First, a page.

When I walked a number of vineyards this past fall in and around Walla Walla, I was amazed at the diversity of the earth. Large basalt stones blasted heat from the sun back onto the undersides of the Syrah vines in one vineyard. Earthy black soils marked another planted to Merlot and a third, this one with Chardonnay, was planted in what looked like dust so loose that it could barely support the vines. All of these soils types are a candy store for vineyard managers, who can experiment with different varietals and planting schemes.
Marty and Megan are both graduates of MIT’s Sloan School of Management who began their careers in high-powered engineering and finance positions in San Francisco. Marty was on the fast track at Bechtel while Megan was at Wells Fargo. But in 1989, the pair decided that a life in wine beckoned and they came to Walla Walla to raise their family, grow grapes and make wine.
Today, L’Ecole Nº 41 produces more than 40,000 cases of wine a year. While much of the wine is made from fruit grown in the Columbia Valley to the west, increasingly more emanates from single-vineyard estate growths in the Walla Walla wine appellation. The winery and tasting room lie to the west of the city, housed in a charming, circa 1915, former schoolhouse in the Frenchtown section of the region, hence the name.
The wines of L’Ecole Nº 41 are crafted by winemaker Mike Sharon, who has worked at the winery for close to 20 years and was named the estate’s winemaker in 2006. There is an emphasis on the Bordeaux varietals and blends, especially in the wines from the Seven Hills, Pepper Bridge and Ferguson vineyards in Walla Walla, including the acclaimed Perigee and Apogee blends that consistently score more than 90 points in tastings. A specialty and a family favorite is a wine called Luminesce, a blend of Semillon and Sauvignon Blanc that is sourced from the Seven Hills Vineyard. Seven Hills, which is in the Walla Walla AVA, uniquely crosses the border between Washington and Oregon.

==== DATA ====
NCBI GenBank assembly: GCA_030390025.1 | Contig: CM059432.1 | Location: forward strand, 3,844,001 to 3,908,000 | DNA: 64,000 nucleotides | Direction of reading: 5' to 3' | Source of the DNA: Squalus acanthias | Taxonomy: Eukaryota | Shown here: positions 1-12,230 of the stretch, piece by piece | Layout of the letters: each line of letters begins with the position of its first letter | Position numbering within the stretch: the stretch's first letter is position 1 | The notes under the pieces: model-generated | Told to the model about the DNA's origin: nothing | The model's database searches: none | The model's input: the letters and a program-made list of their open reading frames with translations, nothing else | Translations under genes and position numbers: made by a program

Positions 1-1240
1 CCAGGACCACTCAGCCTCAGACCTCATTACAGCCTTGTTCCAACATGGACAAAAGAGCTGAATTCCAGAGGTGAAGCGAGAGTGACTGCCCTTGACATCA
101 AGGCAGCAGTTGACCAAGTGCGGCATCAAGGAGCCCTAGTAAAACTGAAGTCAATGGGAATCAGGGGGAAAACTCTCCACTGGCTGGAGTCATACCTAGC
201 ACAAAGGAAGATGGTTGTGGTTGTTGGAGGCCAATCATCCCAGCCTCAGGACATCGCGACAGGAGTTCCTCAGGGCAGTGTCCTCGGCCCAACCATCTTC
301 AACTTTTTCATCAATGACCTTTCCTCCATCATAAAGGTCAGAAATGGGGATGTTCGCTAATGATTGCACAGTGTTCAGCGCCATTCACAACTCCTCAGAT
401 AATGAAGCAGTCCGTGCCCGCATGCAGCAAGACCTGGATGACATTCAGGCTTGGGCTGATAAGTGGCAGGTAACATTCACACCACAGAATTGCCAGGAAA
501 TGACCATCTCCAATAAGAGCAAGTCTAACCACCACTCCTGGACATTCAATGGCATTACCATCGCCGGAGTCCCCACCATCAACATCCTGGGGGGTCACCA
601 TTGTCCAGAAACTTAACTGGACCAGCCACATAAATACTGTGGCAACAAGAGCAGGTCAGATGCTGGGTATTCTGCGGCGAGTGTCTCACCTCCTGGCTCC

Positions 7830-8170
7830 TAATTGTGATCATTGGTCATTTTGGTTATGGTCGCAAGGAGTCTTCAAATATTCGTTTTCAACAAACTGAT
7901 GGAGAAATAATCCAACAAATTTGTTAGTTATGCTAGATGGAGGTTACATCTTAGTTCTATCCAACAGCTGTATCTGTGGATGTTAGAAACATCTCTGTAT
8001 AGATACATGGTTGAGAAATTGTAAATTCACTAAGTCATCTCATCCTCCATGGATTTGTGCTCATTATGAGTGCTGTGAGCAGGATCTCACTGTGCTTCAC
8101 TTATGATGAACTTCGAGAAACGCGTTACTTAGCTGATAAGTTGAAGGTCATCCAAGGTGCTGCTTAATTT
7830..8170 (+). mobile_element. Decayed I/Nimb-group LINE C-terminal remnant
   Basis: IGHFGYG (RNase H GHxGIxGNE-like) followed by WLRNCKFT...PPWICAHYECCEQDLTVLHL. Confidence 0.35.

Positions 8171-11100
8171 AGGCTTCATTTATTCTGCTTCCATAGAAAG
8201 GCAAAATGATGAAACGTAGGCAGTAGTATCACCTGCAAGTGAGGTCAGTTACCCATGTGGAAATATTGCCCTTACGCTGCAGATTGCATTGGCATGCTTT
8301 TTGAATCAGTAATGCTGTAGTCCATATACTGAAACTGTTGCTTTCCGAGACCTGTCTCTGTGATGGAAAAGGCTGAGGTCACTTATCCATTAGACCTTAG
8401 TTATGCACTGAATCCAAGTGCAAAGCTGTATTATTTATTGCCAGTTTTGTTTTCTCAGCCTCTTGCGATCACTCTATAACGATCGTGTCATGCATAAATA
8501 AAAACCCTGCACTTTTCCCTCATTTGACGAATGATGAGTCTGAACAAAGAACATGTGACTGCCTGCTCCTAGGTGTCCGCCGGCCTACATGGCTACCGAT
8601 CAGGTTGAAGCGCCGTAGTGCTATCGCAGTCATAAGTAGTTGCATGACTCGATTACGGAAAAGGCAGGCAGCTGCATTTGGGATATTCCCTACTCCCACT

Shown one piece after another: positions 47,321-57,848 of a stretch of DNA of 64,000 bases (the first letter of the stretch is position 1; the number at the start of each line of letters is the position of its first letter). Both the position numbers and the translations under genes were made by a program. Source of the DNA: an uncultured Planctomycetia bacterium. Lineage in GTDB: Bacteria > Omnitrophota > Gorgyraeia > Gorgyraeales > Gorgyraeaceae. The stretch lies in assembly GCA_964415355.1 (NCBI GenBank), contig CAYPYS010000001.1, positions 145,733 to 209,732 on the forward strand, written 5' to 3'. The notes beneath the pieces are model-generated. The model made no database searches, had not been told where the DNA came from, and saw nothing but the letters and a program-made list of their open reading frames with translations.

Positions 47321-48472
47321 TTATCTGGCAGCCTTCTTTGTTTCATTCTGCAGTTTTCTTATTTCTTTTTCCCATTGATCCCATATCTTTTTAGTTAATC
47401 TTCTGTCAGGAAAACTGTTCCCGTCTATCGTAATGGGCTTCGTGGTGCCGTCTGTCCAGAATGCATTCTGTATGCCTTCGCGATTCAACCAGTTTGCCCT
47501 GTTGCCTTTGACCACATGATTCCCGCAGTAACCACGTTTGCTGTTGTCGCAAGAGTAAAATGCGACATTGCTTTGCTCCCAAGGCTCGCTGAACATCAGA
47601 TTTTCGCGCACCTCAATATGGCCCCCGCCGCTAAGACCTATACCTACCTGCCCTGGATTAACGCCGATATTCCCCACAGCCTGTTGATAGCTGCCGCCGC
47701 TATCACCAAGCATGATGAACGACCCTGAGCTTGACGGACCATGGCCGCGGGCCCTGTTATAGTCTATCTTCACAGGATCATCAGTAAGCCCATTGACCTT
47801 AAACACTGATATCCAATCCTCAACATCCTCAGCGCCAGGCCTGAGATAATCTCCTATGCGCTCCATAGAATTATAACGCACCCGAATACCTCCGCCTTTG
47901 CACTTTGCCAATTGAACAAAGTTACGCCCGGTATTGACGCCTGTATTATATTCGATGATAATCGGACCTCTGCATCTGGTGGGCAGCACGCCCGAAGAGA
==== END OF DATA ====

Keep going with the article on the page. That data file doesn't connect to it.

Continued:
Personally, it was their 2010 Estate Syrah from the same Seven Hills Vineyard, which I was able to sample at the tasting room during my visit, that made the biggest impression on me. Earthy, but well-balanced, the fruit and flavors resonated and tasted like the land that surrounded us.
This is just the beginning of the Washington wine revolution and the Clubbs have already made a significant contribution to not just the region, but to American winemaking as well.
I’ll look forward to both skiing with them and drinking their wines for years to come.
Kelly J. Hayes lives in the soon-to-be-designated appellation of Old Snowmass with his wife, Linda, and black Lab named Vino. He can be reached at email@example.com.
“2023 predicted to be the Vintage of a Lifetime in Napa Valley,” proclaimed the headline this week in a press release sent out by the Napa Valley Vintners, the trade organization that represents the growers and producers in America’s most famed wine region. If there is anyone more optimistic than winemakers, it is the group that represents them.